CCL Adds a New Member to the Board of Advisors

Stephan Kinsella (LL.M. King’s College London-University of London; JD, Paul M. Hebert Law Center, Louisiana State University; MSEE, BSEE, Louisiana State University) is a libertarian writer and patent attorney in Houston. He was previously General Counsel for Applied Optoelectronics, Inc., a partner with Duane Morris, and adjunct law professor at South Texas College of Law. 

A leading libertarian legal theorist, he is founder and Director of the Center of the Study of Innovative Freedom and the founder and Executive Editor of Libertarian Papers. His numerous publications include Against Intellectual Property (Mises Institute, 2008), International Investment, Political Risk, and Dispute Resolution: A Practitioner’s Guide (Oxford University Press, 2005; 2d ed. forthcoming 2019), and the forthcoming Law in a Libertarian World: Legal Foundations of a Free Society.

CCL Version .68 Has Been Released

Lots of little fixes and modifications:

  • Lots of formatting issues (italics, fonts, etc)
  • Revised section on easements, including conditions for abolishment.
  • revised footnote regarding duress of another’s property to include “AI entities” as well as robots.
  • Clarified general membership procedures and rules.
  • Clarified conditions for legitimate bail-out of a defaulted financial institution.
  • Added new section on “judicial guards” (similar to bailiffs) and their role in settling disputes.
  • Clarified conditions for judicial repeal.
  • Removed assertion that guilty party paying for legal fees is part of their sentence.
  • Clarified what it is adjudicators are paying for when pursuing a search/audit warrant.
  • Revised chronological requirements and majority rules for when jury and judge cannot settle on a verdict.

CCL Version .67 Has Been Released

  • This version implemented alot of the material from Ulex 1.1, including three portions regarding product liability, financial institutions, and contract law. Basically, ALI’s superior resources are used wherever CCL might potentially be deficient or simply says nothing in disputes – but only if those relevant portions don’t contradict CCL to begin with. Think of it as this: you’re building a house and have all the manufacturer’s specific materials to use. But you begin working and then realize something is missing. These portions in CCL basically say “go the lumberyard and get the standard materials, but only if they fit.” This prevents a huge amount of emendations for CCL down the road, and implements the best legal frameworks in existence without compromising CCL’s core (libertarian) principles.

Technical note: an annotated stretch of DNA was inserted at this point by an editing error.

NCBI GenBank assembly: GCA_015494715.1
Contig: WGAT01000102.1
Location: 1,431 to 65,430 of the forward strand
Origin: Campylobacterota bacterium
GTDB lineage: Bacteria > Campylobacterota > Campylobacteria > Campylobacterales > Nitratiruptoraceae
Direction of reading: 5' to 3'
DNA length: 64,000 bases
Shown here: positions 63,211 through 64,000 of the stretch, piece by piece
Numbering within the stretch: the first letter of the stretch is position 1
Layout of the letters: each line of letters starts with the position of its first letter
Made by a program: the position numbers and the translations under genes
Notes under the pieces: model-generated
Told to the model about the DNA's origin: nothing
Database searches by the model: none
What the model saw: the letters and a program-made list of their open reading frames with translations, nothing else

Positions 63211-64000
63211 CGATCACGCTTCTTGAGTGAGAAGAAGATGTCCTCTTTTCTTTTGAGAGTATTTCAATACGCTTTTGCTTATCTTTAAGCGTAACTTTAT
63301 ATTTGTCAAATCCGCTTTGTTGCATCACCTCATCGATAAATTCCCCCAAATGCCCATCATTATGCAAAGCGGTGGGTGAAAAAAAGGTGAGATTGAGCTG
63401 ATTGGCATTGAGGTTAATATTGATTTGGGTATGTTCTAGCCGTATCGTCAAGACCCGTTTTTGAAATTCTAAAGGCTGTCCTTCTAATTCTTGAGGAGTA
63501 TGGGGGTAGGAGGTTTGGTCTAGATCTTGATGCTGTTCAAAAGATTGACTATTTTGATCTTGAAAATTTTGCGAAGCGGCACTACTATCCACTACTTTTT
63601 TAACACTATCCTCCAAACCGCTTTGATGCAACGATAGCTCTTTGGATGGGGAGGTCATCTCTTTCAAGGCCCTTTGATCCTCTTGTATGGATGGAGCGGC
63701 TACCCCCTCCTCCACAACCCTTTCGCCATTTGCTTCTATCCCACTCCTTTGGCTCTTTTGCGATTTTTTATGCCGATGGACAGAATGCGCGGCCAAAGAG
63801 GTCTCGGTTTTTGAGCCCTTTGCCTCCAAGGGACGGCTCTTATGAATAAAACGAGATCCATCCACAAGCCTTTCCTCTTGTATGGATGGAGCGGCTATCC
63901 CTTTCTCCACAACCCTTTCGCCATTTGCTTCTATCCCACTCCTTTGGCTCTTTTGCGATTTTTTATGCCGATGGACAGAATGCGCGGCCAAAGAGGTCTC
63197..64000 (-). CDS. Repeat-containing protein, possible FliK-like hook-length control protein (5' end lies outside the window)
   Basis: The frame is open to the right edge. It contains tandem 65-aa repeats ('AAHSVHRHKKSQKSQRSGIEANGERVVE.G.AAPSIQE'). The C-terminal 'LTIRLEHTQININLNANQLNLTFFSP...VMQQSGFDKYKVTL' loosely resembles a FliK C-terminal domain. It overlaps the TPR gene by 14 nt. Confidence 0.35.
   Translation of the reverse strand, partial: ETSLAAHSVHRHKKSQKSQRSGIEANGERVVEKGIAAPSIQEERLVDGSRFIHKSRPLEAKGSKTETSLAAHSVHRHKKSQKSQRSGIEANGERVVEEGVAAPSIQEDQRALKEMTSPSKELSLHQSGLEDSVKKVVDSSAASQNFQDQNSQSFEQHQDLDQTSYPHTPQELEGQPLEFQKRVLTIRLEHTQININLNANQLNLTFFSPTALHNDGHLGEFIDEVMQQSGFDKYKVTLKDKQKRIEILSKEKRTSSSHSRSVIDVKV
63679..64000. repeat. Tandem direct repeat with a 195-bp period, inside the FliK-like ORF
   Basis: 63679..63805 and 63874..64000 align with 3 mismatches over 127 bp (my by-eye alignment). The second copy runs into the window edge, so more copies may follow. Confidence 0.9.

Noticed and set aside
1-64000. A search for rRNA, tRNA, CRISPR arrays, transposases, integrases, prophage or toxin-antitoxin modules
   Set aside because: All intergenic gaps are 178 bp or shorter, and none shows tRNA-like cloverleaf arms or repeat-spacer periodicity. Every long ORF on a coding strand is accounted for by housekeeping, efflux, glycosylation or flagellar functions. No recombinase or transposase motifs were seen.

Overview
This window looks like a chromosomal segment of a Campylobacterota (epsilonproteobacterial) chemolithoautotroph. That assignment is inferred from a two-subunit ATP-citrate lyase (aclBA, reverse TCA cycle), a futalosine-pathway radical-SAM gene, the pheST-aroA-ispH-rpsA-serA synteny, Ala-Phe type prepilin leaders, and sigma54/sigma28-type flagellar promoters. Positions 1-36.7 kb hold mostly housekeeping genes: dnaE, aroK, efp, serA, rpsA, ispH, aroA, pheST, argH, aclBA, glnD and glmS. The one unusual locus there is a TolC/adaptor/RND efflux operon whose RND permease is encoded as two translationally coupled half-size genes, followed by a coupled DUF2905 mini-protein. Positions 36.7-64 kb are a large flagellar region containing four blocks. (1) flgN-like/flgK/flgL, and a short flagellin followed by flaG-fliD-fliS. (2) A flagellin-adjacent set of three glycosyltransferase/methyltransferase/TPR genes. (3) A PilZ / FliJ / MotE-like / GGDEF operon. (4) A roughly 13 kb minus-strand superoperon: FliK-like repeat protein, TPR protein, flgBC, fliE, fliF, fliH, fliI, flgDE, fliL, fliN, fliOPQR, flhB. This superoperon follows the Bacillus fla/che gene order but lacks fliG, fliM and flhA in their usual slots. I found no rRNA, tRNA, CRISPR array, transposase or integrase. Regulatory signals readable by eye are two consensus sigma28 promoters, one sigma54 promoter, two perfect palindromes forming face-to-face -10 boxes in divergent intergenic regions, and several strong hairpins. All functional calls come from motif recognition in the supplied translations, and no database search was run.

• A draft section on easements; it needs some work yet, but it’s generally in place.
  • Some procedures have been modified regarding settling disputes. Arbiters are required to implement “pendulum arbitration” when settlement through mediation fails – since it is the most effective procedure.
  • Also another caveat for arbitration: instead of going straight to subpoena if a defendant refuses to participate in arbitration for an aggression – aka by refusing to jointly choose an arbiter, they can choose to have their own arbiter choose with the plaintiff’s arbiter and third arbiter, who will then settle the case. This is a very effective method of judicial procedure since it mitigates arbitration bias.
  • “Addenda” are now “modules.”
  • Because of size, I also moved the entire definitions of “consent” to the chapter on contract law.
  • Also, provided an image of the degrees of consent (express – implied – hypothetical), and specific that CCL does not enforce hypothetical consent.